August the 8th, 2019 – I’ve written a series of articles on what Brexit means for British citizens in Croatia, but with Boris Johnson now resident at Number 10 (for now), the threat of a no deal Brexit might tragically become a reality if parliament doesn’t find a way to block it.
Political views and basic sanity aside, let’s have a look at what this unwanted outcome will look like, and what effects it will have on Croatia’s British residents.
As I wrote in my last article on the matter, Croatia has vowed to protect its British residents regardless of the outcome of the UK’s exit from the bloc, and MUP issued some guidelines which you can read here. Now that Croatia has made its very generous plans for its resident Brits official, let’s remind ourselves of them, with thanks to the EU’s website.
In the unfortunate case of a no-deal scenario, what should you do as a British national do to keep your residence rights after the Brexit date? When should you do it?
The Republic of Croatia will protect your residence rights through transitional measures that will have no end date as long as you as a UK nationals and/or your family members already have registered temporary or permanent stay before the UK leaves the European Union.
For this to be valid for you, you need to be in possession of a registration certificate and/or have been issued with a residence card pursuant to applicable legislation on European Economic Area nationals, which is the right to free movement within the territory of the EU.
You will need to have your temporary or permanent stay registered at the administrative police station which is responsible for the area in which you live before a no deal Brexit date. You will then be issued with a registration certificate, and then a residence card (after it is made) under EU law, which will be a clear proof of you having been resident before the UK’s departure from the EU.
If you’ve already registered your temporary/permanent residence and have a residence document (registration certificate and/or residence card) issued under EU law (freedom of movement) this will be considered as your temporary residence permit up to one year from the no deal Brexit date (or until their expiration date, if the said date is shorter). During this transitional period, you will have to obtain a new residence document (residence permit) which will be issued in the format laid down by Regulation 1030/2002.
If you did not register your residence prior to the no deal Brexit date, you will have to apply for a residence status and residence permit in line with legislation for third country nationals.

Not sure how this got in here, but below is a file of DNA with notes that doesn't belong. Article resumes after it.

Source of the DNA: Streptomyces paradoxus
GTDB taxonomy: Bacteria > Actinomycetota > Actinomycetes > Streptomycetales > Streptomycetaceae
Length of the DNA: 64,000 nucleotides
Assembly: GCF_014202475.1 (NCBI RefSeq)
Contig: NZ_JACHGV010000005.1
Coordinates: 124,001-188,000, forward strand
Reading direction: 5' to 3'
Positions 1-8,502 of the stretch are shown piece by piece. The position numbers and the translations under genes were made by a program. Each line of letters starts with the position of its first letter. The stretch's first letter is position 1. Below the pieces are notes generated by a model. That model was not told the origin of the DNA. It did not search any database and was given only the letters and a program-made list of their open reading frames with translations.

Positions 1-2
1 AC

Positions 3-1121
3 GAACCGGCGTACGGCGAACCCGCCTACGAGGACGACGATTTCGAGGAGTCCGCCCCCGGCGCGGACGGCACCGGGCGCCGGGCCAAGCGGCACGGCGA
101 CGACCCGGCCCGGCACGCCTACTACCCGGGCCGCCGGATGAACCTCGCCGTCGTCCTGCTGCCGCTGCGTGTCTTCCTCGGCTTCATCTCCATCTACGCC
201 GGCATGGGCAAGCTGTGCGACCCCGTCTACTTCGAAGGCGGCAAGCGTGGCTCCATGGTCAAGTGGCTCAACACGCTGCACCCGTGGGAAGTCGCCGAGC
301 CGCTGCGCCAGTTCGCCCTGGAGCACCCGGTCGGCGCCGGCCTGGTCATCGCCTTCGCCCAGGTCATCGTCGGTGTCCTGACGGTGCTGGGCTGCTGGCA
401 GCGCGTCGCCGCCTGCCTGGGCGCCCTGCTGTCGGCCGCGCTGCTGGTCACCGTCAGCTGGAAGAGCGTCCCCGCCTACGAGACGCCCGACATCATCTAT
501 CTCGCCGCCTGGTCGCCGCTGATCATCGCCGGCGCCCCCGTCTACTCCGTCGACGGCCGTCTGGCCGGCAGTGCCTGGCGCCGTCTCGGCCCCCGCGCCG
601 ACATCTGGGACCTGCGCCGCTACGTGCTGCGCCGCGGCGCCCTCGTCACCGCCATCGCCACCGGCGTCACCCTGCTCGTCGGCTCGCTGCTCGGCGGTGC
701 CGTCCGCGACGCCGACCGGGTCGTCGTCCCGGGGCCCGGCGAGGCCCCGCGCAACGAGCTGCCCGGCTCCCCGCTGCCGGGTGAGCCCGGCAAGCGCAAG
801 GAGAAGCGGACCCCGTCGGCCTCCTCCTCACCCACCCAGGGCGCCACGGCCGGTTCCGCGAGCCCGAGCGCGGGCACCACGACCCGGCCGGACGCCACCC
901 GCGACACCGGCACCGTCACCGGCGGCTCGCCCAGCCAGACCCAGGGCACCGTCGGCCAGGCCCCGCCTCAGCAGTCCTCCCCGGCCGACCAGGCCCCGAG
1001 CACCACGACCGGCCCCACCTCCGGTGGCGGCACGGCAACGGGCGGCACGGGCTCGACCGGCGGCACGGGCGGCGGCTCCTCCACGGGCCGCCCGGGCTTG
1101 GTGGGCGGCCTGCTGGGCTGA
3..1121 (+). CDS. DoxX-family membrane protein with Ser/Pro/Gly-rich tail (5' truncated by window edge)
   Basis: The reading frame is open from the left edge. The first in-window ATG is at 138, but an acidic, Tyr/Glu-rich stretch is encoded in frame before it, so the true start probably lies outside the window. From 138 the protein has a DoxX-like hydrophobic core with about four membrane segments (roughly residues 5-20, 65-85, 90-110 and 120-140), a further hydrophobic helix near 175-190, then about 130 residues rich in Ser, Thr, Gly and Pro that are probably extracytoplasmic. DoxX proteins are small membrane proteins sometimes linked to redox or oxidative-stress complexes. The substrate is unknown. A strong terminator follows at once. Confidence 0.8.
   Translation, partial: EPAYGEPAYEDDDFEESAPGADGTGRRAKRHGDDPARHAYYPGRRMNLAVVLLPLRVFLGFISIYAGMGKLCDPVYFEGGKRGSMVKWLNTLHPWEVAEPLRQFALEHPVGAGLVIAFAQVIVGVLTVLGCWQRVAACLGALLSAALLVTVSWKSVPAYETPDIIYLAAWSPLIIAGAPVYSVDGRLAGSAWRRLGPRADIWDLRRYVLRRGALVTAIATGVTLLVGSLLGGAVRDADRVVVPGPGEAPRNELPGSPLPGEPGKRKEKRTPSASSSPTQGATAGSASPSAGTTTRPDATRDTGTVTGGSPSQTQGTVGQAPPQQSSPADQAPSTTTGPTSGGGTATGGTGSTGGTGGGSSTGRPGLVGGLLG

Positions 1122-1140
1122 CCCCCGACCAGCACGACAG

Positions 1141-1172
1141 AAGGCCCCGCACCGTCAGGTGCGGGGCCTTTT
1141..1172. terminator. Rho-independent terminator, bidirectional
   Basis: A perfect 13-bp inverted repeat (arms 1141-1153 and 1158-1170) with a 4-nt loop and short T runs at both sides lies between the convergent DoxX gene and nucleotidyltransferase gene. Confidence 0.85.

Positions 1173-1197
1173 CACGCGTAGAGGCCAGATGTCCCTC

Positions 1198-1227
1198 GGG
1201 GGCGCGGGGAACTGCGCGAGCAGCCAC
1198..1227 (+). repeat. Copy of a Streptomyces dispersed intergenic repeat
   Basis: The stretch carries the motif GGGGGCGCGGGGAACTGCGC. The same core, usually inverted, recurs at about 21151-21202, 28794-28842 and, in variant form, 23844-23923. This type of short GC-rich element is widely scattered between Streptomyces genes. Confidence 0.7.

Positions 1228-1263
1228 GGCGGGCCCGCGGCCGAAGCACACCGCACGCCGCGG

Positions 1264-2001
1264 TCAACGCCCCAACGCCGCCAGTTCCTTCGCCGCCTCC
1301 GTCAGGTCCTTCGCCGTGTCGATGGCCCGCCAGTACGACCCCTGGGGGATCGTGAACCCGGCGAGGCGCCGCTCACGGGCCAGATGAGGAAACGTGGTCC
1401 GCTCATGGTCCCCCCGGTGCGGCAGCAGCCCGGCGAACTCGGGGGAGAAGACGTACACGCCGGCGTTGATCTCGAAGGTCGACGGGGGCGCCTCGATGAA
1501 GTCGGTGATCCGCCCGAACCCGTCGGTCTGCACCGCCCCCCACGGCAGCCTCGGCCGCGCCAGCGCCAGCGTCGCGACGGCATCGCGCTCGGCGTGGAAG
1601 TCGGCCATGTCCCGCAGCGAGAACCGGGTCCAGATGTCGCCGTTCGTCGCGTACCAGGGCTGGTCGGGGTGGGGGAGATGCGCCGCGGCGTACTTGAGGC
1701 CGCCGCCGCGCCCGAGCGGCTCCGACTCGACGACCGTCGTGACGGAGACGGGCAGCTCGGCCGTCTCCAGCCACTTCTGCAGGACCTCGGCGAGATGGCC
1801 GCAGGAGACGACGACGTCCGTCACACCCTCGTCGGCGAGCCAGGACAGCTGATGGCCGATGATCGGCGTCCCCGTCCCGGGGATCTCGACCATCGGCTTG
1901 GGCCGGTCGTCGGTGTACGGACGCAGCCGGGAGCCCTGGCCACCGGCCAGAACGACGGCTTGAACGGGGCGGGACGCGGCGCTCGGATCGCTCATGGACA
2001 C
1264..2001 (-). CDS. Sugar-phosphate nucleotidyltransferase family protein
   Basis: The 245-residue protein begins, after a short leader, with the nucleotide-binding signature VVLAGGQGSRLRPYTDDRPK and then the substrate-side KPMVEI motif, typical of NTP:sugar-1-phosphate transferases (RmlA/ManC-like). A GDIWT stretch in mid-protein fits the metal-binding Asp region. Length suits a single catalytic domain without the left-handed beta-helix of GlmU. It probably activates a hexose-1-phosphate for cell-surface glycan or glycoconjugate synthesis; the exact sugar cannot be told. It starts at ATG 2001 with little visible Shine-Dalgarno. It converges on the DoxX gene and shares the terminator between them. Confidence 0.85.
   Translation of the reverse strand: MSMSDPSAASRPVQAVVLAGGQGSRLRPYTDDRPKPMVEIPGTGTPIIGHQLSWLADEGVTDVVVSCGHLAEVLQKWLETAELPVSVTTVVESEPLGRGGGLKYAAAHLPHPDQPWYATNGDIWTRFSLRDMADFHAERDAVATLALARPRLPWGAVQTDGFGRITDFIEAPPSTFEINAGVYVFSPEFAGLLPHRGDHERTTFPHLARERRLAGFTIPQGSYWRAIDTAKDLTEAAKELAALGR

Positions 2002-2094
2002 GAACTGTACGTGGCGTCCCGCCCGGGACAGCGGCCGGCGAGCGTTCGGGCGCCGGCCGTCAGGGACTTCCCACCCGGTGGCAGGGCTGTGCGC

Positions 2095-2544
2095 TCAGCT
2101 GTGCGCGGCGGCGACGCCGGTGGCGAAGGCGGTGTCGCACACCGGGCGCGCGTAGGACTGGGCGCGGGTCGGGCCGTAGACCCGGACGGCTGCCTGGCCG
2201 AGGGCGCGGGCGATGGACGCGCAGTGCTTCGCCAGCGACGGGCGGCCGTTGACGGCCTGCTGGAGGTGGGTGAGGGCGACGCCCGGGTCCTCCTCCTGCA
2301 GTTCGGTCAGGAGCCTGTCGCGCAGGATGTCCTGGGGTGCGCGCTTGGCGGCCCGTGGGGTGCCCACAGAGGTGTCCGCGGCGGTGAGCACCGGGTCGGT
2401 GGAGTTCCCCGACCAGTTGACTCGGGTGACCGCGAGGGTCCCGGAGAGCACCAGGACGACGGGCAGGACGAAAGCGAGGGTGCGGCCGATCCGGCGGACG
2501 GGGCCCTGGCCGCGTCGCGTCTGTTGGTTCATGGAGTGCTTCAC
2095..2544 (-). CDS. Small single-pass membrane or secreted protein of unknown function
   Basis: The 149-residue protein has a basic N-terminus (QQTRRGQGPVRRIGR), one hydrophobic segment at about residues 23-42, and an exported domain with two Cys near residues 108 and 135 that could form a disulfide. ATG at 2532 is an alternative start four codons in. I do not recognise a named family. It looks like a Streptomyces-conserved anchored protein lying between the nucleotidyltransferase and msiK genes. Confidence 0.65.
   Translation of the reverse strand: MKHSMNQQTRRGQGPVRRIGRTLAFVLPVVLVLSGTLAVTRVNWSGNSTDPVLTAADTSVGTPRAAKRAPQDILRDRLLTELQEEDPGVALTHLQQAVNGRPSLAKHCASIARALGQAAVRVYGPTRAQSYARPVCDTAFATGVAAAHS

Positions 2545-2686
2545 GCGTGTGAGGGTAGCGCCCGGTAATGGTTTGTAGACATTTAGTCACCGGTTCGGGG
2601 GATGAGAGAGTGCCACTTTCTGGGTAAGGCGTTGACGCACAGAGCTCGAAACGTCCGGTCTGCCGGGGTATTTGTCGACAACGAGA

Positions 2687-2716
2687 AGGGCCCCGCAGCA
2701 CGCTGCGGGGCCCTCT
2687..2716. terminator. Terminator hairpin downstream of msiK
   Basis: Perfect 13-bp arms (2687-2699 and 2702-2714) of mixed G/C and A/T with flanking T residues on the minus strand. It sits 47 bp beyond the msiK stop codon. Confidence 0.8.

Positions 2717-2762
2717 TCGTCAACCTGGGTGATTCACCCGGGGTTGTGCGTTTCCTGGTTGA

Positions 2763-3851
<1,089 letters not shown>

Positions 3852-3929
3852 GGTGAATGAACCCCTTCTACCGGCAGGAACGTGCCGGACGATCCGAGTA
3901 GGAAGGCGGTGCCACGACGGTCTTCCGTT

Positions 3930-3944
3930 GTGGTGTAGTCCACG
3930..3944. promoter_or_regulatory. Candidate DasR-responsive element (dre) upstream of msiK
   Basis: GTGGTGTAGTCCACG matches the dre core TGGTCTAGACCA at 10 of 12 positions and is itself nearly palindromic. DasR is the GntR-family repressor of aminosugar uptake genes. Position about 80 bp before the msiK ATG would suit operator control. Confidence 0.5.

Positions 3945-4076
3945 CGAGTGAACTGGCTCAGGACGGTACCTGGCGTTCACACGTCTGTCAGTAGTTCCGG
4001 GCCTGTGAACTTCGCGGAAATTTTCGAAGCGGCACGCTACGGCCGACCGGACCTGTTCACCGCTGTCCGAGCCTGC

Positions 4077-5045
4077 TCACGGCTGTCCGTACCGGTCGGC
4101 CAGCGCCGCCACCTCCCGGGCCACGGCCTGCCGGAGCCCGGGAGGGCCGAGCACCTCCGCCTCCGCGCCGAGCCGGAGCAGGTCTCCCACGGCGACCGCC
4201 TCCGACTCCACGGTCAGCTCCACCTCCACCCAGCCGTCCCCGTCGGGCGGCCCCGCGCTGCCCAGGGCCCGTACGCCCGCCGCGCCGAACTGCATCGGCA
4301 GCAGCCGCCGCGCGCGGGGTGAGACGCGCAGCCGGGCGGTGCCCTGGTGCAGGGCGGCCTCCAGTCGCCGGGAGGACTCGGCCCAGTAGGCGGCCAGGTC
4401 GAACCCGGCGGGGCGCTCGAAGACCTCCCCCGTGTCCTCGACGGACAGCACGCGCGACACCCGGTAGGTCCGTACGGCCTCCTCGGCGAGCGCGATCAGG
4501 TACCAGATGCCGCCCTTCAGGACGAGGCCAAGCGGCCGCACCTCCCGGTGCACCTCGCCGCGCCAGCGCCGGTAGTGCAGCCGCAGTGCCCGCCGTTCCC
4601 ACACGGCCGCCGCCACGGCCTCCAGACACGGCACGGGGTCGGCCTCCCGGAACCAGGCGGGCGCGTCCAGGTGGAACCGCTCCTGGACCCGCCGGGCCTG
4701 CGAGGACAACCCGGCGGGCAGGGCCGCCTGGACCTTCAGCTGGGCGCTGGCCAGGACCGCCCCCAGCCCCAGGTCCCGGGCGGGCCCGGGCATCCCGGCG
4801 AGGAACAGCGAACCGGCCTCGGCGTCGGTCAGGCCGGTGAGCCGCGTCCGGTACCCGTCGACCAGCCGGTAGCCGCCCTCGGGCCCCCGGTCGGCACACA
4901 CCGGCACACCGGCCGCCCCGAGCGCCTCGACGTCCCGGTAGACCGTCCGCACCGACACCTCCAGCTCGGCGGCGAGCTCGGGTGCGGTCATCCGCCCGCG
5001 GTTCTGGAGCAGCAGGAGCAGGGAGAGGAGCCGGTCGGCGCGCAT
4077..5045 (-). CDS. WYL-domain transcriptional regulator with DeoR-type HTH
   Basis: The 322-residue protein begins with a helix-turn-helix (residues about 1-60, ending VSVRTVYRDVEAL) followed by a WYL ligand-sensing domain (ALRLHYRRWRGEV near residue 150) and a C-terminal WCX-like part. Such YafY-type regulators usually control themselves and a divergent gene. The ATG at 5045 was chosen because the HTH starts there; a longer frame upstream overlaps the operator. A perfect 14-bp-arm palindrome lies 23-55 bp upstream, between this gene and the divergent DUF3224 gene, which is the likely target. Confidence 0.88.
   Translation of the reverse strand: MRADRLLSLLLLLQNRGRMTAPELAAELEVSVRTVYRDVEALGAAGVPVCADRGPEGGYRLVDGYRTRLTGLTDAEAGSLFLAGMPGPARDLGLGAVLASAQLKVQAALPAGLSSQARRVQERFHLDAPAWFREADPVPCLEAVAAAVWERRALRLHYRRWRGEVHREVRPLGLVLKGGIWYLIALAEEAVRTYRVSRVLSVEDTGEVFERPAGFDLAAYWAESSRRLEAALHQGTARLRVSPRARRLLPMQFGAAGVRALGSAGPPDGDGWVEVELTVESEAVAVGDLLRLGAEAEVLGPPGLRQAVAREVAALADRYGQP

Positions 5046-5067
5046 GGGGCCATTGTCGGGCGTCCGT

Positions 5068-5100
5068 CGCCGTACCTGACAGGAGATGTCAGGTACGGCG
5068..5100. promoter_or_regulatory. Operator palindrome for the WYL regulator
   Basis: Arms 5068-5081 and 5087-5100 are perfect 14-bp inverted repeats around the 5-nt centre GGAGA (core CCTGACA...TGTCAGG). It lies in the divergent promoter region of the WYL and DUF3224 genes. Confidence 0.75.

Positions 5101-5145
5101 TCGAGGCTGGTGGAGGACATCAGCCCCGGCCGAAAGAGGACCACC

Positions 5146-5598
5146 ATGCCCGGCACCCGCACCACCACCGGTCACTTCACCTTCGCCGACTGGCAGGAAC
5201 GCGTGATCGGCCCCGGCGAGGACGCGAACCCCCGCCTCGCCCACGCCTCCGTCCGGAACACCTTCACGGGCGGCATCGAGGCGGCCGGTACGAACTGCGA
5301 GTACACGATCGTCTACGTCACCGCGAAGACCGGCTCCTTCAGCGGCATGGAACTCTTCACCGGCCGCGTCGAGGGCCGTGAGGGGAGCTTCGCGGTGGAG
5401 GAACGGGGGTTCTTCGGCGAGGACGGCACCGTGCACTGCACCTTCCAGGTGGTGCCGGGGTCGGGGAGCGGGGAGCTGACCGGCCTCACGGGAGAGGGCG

I would strongly advise any British national who is living in Croatia without a residence permit to go and register now, the process for EU/British citizens is typically streamline and simple, it is not so for third country nationals. Do not wait around and leave this up to fate.
What your rights will be:
With your temporary residence permit (later exchanged residence permit in line with Regulation 1030/2002), you will keep your right of legal residence and your right to work without the need to be issued with any sort of additional work permit. You will be able to continue to reside in the territory of the Republic of Croatia and work just as you did before the UK left the EU.
How you can travel to other Member States or cross the EU’s external borders:
You will have to carry your passport and your residence permit with you.
If you have resided in the Republic of Croatia for more than five years, how can you obtain EU long-term residence status?
After Brexit date, providing you are properly and legally registered and in the possession of a registration certificate and/or a residence permit, you will keep your residence rights indefinitely, but you can already apply in parallel for an EU long-term residence permit (please note that EU long term residence require prior residence of 5 years along with a few other requirements).
This permit will grant you permanent status, and allow you to enjoy the same treatment as nationals regarding access to employment, education, and core social benefits. This will also allow you, under certain conditions, to acquire the right to reside in another EU Member State.
After 5 years of uninterrupted legal stay in the Republic of Croatia, you will also be able to apply for national permanent residence.
If your family members (spouse, children) are citizens of a third country (neither EU nor UK), what should they do to keep their residence rights?
If they already have a residence card issued under EU free movement law, this will be considered as their temporary residence permit up to one year from the no deal Brexit date (or until their expiration date, if the said date is shorter). After one year they will have to apply for a new residence document (residence permit), in line with Regulation 1030/2002.
If they do not have a residence card, they will have to apply for a residence status also under new specific rules that will be in place. Applications are possible as of the date of a no deal Brexit with the competent police station/police administration.
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